A lot vs. Alot: 9 Grammatical Pitfalls
1907, shortening of taximeter cab (introduced in London in March 1907), from taximeter "automatic meter to record the distance and fare" (1898), from French taximètre, from German Taxameter (1890), coined from Medieval Latin taxa "tax, charge." An earlier English form was taxameter (1894), used in horse-drawn cabs. Taxi dancer "woman whose services may be hired at a dance hall" is recorded from 1930. Taxi squad in U.S. football is 1966, from a former Cleveland Browns owner who gave his reserves jobs with his taxicab company to keep them paid and available ["Dictionary of American Slang"], but other explanations (short-term hire or shuttling back and forth from the main team) seem possible.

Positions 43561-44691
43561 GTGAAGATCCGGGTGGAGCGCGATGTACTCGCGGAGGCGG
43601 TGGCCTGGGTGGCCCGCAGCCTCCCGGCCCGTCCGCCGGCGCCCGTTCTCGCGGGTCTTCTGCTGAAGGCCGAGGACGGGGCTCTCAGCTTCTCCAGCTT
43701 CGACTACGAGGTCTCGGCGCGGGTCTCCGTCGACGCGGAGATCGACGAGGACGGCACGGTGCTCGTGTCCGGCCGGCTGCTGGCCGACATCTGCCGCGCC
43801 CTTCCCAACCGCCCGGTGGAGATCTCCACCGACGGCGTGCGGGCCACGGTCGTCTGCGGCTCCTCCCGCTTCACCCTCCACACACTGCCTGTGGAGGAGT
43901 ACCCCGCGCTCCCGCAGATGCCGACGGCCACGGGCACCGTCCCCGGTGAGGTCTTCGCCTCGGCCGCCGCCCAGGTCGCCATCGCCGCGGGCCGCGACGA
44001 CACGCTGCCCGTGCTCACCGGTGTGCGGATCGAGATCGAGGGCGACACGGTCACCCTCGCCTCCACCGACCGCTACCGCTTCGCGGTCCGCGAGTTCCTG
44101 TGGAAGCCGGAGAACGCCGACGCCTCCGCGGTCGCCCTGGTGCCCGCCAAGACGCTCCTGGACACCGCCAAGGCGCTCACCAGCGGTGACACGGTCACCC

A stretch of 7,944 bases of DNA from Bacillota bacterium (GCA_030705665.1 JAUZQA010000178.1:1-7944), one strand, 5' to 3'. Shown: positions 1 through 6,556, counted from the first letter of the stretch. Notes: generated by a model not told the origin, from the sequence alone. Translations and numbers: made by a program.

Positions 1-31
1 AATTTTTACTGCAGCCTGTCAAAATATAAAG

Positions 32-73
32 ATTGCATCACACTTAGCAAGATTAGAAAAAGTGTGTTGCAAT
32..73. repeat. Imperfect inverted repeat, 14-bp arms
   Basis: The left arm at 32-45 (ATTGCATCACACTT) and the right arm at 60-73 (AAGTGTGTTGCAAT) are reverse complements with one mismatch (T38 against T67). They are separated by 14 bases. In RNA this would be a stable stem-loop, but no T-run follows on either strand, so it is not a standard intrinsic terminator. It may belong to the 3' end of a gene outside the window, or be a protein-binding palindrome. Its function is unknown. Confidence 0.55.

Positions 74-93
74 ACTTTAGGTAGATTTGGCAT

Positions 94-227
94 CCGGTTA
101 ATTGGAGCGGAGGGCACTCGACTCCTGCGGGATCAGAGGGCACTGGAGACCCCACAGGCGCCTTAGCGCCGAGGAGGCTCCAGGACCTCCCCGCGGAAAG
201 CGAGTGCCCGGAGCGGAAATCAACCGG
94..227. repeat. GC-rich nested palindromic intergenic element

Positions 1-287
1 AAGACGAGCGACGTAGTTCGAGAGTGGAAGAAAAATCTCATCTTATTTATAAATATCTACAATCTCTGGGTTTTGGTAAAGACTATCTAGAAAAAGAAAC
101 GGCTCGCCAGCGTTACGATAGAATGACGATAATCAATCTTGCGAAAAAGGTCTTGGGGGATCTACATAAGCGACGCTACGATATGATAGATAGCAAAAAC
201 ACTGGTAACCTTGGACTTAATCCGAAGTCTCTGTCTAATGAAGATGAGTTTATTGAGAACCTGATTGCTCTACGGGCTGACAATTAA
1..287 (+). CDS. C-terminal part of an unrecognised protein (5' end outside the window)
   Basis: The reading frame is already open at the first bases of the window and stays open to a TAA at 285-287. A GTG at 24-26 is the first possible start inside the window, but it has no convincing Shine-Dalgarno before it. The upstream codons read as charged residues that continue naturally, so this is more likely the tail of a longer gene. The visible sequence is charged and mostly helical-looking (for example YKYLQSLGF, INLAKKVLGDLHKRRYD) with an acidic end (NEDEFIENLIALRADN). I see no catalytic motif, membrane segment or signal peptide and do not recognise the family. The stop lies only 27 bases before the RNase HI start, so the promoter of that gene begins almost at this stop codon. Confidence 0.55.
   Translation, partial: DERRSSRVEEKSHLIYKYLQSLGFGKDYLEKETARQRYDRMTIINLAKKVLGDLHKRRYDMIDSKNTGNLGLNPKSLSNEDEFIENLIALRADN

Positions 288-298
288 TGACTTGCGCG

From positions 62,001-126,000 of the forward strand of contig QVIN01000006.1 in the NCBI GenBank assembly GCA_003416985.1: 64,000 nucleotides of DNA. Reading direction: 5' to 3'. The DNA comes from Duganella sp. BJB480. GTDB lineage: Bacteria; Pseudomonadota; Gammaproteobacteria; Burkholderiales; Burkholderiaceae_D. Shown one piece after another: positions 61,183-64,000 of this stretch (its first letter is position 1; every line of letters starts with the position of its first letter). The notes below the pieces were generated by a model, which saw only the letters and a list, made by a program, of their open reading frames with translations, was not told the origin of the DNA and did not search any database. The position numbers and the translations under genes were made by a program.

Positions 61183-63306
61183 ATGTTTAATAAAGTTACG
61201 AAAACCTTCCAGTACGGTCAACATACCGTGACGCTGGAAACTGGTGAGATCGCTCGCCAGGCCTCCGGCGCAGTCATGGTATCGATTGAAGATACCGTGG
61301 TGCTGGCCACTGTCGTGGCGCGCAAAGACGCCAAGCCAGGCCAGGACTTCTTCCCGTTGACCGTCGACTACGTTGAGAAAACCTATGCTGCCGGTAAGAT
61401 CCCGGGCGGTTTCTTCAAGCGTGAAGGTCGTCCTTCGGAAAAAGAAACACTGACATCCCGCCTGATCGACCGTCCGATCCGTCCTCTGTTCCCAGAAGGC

1911, from earlier slang use of taxi (n.) for "aircraft." Related: Taxied; taxiing.
taxis tax·is (tāk'sĭs)
n. pl. tax·es (tāk'sēz)
The responsive movement of a free-moving organism or cell toward or away from an external stimulus, such as light.
The moving of a body part by manipulation into normal position, as after a dislocation.
Order; arrangement: stereotaxis.
Responsive movement; taxis: chemotaxis.
screwed* blued* and tattooed
["A Language Facility for Designing Database-Intensive Applications", J. Mylopoulos et al, ACM Trans Database Sys 5(2):185-207 (June 1980)].